Food Truck Report: With fresh pasta, truffles and actual Italian royalty, this could be the most impressive food truck in L.A.

Pasta with black winter truffle sauce is a favorite at the Prince of Venice food truck.
(Gina Ferazzi / Los Angeles Times)

Just after noon on a recent Friday, chef Alberto Bertoncin was grating a golf ball-sized black truffle onto a mound of maccheroni, on a truck in the middle of a parking lot in Santa Monica. The pasta — thick, uniform tubes with ridges coated in a light truffle-scented cream sauce — was made about an hour before, on a machine less than a foot away.

“Order for Kevin” yelled Bertoncin out of a service window on the Prince of Venice food truck. Bertoncin handed a young man a $20 bowl of maccheroni tartufo, served out of a brown paper cylinder.

Bertoncin, who has cooked at the lauded Italian restaurant Vincenti in Brentwood and was a sous chef at Officine Brera in the downtown Arts District, works as a chef on the truck, which arrived on the Los Angeles food scene last June. With its Rosito Bisani Pasta Extruder TR/75, pasta cooker, four gas burners, an immaculate prep station and speakers that serenade lunch crowds with booming Italian baritones, this is likely the most impressive and elaborate food truck operation in the city.

Emanuele Filiberto di Savoia, owner of the Prince of Venice food truck.
(Gina Ferazzi / Los Angeles Times)

And it’s exactly what owner Emanuele Filiberto di Savoia, grandson of the late King Umberto II, the last king of Italy, had in mind when he decided to open a food truck in Los Angeles.

“Going to events in L.A., I saw sushi, hot dogs, burgers, but no Italian,” said Filiberto. “I like the idea of promoting Italian gourmet food in the streets of Los Angeles.”

So he had a truck outfitted with everything a restaurant would need to make fresh pasta. He also enlisted the help of Mirko Paderno, currently one of the executive chefs at Officine Brera, to consult on the truck, and Bertoncin, who is responsible for the truck’s daily-changing, pasta-only menu.

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If you’re lucky, the maccheroni alla bolognese will be written on the chalkboard menu the day you visit. Perfectly brunoised carrot and celery are roasted and mixed with red wine, ground beef and tomato paste, before stewing for a couple of hours. Then fresh-chopped rosemary is added and the sauce bubbles away for another few hours. Just before serving, Bertoncin tosses the al dente pasta with ladles of the sauce in a pan on the stove top. The result is a meaty sauce that sticks to the pasta. It is a weeklong Italian vacation, condensed into about 10 rich, glorious bites. And it is far better than what you will find at most restaurants.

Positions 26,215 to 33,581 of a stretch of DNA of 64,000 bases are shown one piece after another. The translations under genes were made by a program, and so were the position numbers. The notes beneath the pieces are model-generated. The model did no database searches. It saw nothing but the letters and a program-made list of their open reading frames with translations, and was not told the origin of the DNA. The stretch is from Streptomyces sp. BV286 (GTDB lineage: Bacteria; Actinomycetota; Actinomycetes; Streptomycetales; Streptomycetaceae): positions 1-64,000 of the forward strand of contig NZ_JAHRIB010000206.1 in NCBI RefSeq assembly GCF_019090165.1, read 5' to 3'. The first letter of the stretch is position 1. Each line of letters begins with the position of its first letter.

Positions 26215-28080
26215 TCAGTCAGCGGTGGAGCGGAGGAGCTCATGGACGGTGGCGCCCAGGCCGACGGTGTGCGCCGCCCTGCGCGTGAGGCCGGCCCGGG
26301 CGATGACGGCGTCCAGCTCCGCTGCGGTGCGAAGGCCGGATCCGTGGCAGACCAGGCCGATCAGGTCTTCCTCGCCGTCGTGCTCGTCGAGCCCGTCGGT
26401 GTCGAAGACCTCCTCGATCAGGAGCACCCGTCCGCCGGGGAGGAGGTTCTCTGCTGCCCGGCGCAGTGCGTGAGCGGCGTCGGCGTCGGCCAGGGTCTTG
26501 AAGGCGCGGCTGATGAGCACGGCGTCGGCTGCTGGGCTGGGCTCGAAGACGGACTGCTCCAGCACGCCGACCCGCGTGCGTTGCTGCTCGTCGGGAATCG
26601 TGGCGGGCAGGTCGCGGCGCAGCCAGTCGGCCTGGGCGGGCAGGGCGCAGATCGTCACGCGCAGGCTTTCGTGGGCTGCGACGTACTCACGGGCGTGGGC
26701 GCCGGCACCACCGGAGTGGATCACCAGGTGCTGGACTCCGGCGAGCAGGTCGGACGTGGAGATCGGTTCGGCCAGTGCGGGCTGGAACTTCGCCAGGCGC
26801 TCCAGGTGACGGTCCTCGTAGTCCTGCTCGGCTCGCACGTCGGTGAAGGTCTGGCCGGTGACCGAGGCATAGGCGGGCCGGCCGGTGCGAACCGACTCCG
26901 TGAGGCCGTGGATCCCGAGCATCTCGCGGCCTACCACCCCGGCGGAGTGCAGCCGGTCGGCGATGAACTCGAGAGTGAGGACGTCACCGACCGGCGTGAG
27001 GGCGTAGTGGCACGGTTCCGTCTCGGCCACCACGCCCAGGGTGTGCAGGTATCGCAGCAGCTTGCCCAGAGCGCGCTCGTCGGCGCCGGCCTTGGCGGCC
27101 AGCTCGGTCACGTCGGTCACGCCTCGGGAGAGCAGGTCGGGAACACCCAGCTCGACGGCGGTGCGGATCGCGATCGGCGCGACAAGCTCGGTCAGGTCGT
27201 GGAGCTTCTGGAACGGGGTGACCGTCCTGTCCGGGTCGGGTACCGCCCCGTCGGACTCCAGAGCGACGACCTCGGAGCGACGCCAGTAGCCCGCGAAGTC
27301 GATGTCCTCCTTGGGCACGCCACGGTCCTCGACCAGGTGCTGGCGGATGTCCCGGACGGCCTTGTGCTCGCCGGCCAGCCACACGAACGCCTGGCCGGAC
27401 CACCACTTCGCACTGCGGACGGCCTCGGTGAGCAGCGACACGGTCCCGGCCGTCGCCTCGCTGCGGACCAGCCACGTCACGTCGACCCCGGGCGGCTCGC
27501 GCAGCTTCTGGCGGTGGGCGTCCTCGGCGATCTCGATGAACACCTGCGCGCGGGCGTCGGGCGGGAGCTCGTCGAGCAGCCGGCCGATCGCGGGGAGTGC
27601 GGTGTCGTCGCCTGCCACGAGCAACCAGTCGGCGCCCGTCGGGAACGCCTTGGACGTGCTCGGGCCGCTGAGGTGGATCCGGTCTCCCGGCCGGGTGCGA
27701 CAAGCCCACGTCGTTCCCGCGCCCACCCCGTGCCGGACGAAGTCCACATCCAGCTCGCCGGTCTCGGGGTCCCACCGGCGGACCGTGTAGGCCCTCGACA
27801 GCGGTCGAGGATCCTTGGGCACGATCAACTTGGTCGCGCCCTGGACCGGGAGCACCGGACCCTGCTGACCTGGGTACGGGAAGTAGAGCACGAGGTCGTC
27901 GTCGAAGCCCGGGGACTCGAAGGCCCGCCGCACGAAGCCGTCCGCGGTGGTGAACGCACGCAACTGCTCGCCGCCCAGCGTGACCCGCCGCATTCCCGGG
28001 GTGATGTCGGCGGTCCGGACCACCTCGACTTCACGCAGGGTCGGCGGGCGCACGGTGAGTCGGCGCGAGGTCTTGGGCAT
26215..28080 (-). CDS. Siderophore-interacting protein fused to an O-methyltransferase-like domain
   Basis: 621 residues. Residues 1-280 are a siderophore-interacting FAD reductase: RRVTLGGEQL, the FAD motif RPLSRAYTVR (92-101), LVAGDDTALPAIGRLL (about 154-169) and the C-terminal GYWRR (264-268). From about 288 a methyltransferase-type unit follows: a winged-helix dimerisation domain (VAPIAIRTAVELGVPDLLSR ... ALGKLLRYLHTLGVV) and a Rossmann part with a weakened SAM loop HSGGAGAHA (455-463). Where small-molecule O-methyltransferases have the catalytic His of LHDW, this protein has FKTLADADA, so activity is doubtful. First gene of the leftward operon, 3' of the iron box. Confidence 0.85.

The beef bolognese with Parmesan and pasta made on the Prince of Venice food truck.
(Gina Ferazzi / Los Angeles Times)

You might also see the orecchiette al pesto — a delicate, vibrant green paste of garlic, basil, parsley, Pecorino, extra virgin olive oil and almond — that coats the small ears of pasta. It’s representative of the pesto you’ll find in Genoa, the capital of Liguria, where pesto is typically made with almonds instead of pine nuts. Bertoncin adds a little cream and pasta water to the sauce before serving to give it a uniform texture, and to keep the sauce from breaking.

Just when you think the menu skews classic Italian, you see the chicken curry. Created to satisfy customers looking for a high-protein option, Bertoncin makes a casarecce pasta with shredded chicken and a sauce that joins a pinch of yellow curry to a creamy alfredo.

Filiberto gets what he can from local producers, but imports items such as the extra virgin olive oil, double zero flour used to make the pasta, and some other specialty items from Italy through the Truffle Brothers, who’ve been supplying this city’s best restaurants with truffles for years.

Chef Alberto Bertoncin makes fresh pasta with a pasta machine on the Prince of Venice food truck.
(Gina Ferazzi / Los Angeles Times)

“I’m a truck, but I’m a kitchen on four wheels,” said Filiberto, who recognizes that at $10 to $20 for a bowl of pasta, he isn’t the most budget-friendly option on wheels. “In the food truck range, I’m on the expensive side because my food cost is probably higher than it should be. But this is a little royal trip to Italy.”

With that philosophy in mind, Filiberto plans on building a fleet of trucks and eventually opening a small brick-and-mortar location in L.A., some time in the near future.

You can find the Prince of Venice truck parked most nights at the Wallis Annenberg Center for the Performing Arts (Filiberto donates a portion of the truck’s proceeds to the center). A full schedule is available at

Prince of Venice

Price: $10 to $20

Signature dish: The maccheroni bolognese, a bowl of pasta coated in a rich beef sauce.

Find the truck: The schedule is posted at



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